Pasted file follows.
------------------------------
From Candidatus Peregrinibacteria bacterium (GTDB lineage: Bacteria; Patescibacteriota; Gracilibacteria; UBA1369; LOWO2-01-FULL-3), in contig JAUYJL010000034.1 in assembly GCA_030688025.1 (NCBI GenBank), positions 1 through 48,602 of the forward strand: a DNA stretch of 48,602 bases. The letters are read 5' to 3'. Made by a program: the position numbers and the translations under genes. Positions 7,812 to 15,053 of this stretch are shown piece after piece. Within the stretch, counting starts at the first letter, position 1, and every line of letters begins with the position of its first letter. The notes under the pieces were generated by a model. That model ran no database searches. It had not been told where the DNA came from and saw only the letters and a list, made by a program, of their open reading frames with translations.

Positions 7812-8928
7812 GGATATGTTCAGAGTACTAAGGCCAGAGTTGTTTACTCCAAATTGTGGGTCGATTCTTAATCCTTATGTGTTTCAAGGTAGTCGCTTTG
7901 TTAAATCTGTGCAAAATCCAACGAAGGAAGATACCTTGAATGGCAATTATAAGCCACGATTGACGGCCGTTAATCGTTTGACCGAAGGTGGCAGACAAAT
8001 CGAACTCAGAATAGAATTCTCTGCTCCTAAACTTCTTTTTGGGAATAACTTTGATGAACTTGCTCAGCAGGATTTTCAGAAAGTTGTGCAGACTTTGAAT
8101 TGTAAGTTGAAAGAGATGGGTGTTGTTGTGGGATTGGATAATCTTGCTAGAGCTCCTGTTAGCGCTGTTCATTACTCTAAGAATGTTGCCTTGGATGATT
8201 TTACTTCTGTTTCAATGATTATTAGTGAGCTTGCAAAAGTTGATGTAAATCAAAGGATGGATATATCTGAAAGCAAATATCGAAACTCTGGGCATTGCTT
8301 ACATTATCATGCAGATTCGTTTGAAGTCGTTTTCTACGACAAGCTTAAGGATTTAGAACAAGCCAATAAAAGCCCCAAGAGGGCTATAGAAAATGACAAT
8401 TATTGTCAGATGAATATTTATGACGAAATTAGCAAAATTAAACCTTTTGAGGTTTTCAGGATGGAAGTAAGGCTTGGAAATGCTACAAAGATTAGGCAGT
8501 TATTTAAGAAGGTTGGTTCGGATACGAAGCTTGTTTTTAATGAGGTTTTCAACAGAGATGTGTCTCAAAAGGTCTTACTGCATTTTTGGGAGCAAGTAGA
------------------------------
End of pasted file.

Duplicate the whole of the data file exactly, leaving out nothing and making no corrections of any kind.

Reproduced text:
From Candidatus Peregrinibacteria bacterium (GTDB lineage: Bacteria; Patescibacteriota; Gracilibacteria; UBA1369; LOWO2-01-FULL-3), in contig JAUYJL010000034.1 in assembly GCA_030688025.1 (NCBI GenBank), positions 1 through 48,602 of the forward strand: a DNA stretch of 48,602 bases. The letters are read 5' to 3'. Made by a program: the position numbers and the translations under genes. Positions 7,812 to 15,053 of this stretch are shown piece after piece. Within the stretch, counting starts at the first letter, position 1, and every line of letters begins with the position of its first letter. The notes under the pieces were generated by a model. That model ran no database searches. It had not been told where the DNA came from and saw only the letters and a list, made by a program, of their open reading frames with translations.

Positions 7812-8928
7812 GGATATGTTCAGAGTACTAAGGCCAGAGTTGTTTACTCCAAATTGTGGGTCGATTCTTAATCCTTATGTGTTTCAAGGTAGTCGCTTTG
7901 TTAAATCTGTGCAAAATCCAACGAAGGAAGATACCTTGAATGGCAATTATAAGCCACGATTGACGGCCGTTAATCGTTTGACCGAAGGTGGCAGACAAAT
8001 CGAACTCAGAATAGAATTCTCTGCTCCTAAACTTCTTTTTGGGAATAACTTTGATGAACTTGCTCAGCAGGATTTTCAGAAAGTTGTGCAGACTTTGAAT
8101 TGTAAGTTGAAAGAGATGGGTGTTGTTGTGGGATTGGATAATCTTGCTAGAGCTCCTGTTAGCGCTGTTCATTACTCTAAGAATGTTGCCTTGGATGATT
8201 TTACTTCTGTTTCAATGATTATTAGTGAGCTTGCAAAAGTTGATGTAAATCAAAGGATGGATATATCTGAAAGCAAATATCGAAACTCTGGGCATTGCTT
8301 ACATTATCATGCAGATTCGTTTGAAGTCGTTTTCTACGACAAGCTTAAGGATTTAGAACAAGCCAATAAAAGCCCCAAGAGGGCTATAGAAAATGACAAT
8401 TATTGTCAGATGAATATTTATGACGAAATTAGCAAAATTAAACCTTTTGAGGTTTTCAGGATGGAAGTAAGGCTTGGAAATGCTACAAAGATTAGGCAGT
8501 TATTTAAGAAGGTTGGTTCGGATACGAAGCTTGTTTTTAATGAGGTTTTCAACAGAGATGTGTCTCAAAAGGTCTTACTGCATTTTTGGGAGCAAGTAGA